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A stronger ethical culture within the US military health care environment is needed


The health professional community should urge the United States Secretary of Defense to adopt and implement the recent recommendations of the Defense Health Board, and in addition rescind directives authorizing participation of health professionals in interrogation and force-feeding because they are inconsistent with professional ethics according to Leonard Rubenstein, from Johns Hopkins Bloomberg School of Public Health, and Berman Institute of Bioethics, Baltimore, and colleagues in a new Essay published this week in PLOS Medicine.

In their Essay the authors highlight recommendations made by the United States Defense Health Board in its review of the ethical guidelines and practices for United States military medical professionals that was published in March 2015. The review recognized that military physicians often face "dual loyalty" conflicts between ethical duties and organizational requirements and concluded that codes established by medical professional organizations are applicable to the health care practiced by military personnel in the military health system. The review also urged the Department of Defence to ensure that the military health care professional's first ethical obligation is to the patient via its policies, guidance, and instructions.

The authors noted some limitations to the Board's recommendations, "[i]t did not address the inconsistency between Department of Defense directives for health professional involvement in hunger strikes and interrogation and the principles it cited. In our view, the Board's failure to call for a prohibition of any military health professional involvement in interrogation or force-feeding hunger strikers in its recommendations is a serious deficiency. It should also have recommended transparency and oversight in the reform process."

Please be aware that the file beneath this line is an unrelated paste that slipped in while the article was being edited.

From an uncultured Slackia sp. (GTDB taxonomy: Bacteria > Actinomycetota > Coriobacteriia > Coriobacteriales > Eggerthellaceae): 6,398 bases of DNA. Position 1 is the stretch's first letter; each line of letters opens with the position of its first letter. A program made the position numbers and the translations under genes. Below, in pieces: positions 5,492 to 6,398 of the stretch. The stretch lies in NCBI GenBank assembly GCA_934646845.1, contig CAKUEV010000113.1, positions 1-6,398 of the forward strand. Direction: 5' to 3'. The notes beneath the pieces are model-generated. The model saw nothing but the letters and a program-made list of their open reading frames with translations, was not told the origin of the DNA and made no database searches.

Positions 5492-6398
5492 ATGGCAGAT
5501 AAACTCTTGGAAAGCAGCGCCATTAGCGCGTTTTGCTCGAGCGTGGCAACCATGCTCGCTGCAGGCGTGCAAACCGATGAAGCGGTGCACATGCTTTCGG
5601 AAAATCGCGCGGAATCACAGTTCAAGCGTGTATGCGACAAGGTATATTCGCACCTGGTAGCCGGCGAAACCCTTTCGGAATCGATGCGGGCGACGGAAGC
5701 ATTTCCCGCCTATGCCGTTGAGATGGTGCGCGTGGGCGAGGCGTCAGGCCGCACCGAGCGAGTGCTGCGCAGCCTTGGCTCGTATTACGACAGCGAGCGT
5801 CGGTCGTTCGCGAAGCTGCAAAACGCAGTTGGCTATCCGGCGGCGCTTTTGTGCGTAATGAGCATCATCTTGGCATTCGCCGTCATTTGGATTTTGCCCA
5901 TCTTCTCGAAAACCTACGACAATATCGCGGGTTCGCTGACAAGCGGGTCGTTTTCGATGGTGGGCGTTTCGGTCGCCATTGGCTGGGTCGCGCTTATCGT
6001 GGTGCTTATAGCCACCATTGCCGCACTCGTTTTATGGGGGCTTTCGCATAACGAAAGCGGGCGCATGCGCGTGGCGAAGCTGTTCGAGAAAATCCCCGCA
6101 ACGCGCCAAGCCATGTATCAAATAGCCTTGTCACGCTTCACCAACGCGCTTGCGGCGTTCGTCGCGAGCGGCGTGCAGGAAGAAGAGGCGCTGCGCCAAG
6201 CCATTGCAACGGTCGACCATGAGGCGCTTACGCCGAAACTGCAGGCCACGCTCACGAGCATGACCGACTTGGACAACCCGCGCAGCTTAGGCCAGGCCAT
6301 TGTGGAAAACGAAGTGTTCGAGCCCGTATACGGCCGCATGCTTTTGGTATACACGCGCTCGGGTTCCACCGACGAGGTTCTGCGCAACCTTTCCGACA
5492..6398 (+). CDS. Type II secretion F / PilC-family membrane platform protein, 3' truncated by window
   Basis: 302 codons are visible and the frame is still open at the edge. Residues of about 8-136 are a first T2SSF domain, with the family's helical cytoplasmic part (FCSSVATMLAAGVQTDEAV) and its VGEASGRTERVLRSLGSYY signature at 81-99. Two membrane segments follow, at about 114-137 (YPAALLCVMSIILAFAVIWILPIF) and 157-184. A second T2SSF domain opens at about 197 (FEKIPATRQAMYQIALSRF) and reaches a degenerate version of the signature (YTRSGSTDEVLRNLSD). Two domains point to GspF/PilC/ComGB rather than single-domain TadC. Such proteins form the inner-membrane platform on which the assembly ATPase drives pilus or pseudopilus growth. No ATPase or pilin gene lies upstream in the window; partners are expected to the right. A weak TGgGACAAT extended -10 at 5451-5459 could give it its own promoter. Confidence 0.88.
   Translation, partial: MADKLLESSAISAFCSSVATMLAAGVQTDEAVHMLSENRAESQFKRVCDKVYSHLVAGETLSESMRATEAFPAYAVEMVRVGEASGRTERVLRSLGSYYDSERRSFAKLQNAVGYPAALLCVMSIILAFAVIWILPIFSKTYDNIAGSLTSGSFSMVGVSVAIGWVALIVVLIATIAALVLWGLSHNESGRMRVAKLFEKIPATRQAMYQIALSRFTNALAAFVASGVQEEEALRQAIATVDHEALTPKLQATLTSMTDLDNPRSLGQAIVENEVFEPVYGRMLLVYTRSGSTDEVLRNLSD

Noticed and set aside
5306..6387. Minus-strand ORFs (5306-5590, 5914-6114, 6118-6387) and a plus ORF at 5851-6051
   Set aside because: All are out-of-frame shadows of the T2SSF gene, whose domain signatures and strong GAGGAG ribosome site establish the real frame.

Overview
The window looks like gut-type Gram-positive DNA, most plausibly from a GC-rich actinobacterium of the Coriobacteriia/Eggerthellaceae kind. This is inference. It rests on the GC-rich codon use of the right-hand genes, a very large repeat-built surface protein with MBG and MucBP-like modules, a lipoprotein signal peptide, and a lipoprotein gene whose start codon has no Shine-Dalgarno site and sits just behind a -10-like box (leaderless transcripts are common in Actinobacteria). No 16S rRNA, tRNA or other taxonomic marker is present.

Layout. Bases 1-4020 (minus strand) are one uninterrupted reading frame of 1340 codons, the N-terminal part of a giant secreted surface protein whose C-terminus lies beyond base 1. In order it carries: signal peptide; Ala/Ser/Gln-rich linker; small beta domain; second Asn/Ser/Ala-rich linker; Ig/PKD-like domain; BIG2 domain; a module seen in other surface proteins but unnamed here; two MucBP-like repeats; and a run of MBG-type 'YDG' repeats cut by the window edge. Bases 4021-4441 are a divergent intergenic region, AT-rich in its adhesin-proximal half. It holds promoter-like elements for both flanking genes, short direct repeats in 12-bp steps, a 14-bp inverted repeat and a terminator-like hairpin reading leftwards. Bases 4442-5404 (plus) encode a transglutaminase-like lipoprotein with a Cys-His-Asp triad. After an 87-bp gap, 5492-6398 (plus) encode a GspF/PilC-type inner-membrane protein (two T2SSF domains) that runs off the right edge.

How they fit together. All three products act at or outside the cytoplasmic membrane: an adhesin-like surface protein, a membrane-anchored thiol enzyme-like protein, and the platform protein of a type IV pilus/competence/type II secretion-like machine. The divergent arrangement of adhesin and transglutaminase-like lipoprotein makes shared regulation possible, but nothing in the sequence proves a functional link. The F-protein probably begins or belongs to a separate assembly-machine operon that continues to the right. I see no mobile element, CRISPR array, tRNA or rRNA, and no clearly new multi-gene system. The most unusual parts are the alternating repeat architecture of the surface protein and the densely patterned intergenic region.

The authors conclude, "[n]otwithstanding their limitations, the recommendations by the Board warrant support of the medical community and adoption and implementation by the Secretary of Defense as a means of enabling military health professionals who interact with detainees to act in accordance with the ethical obligations of their profession."


Funding: No funding was received for this work.

Competing Interests: I have read the journal's policy and we have the following conflicts: SAA and LSR served on the Institute on Medicine as a Profession Task Force on Preserving Medical Professionalism in National Security Detention Centers. SAA is a consultant to the Department of Homeland Security. LSR provided input to the medical ethics subcommittee of the Defense Health Board.

Citation: Rubenstein LS, Allen SA, Guze PA (2016) Advancing Medical Professionalism in US Military Detainee Treatment. PLoS Med 13(1): e1001930. doi:10.1371/journal.pmed.1001930

Author Affiliations:

Center for Public Health and Human Rights, Johns Hopkins Bloomberg School of Public Health, Baltimore, Maryland, United States of America,

Johns Hopkins Berman Institute of Bioethics, Baltimore, Maryland,United States of America, University of California at Riverside School of Medicine, Riverside, California, United States of America



Leonard S. Rubenstein
Johns Hopkins Bloomberg School of Public Health/Johns Hopkins Berman Institute of Bioethics

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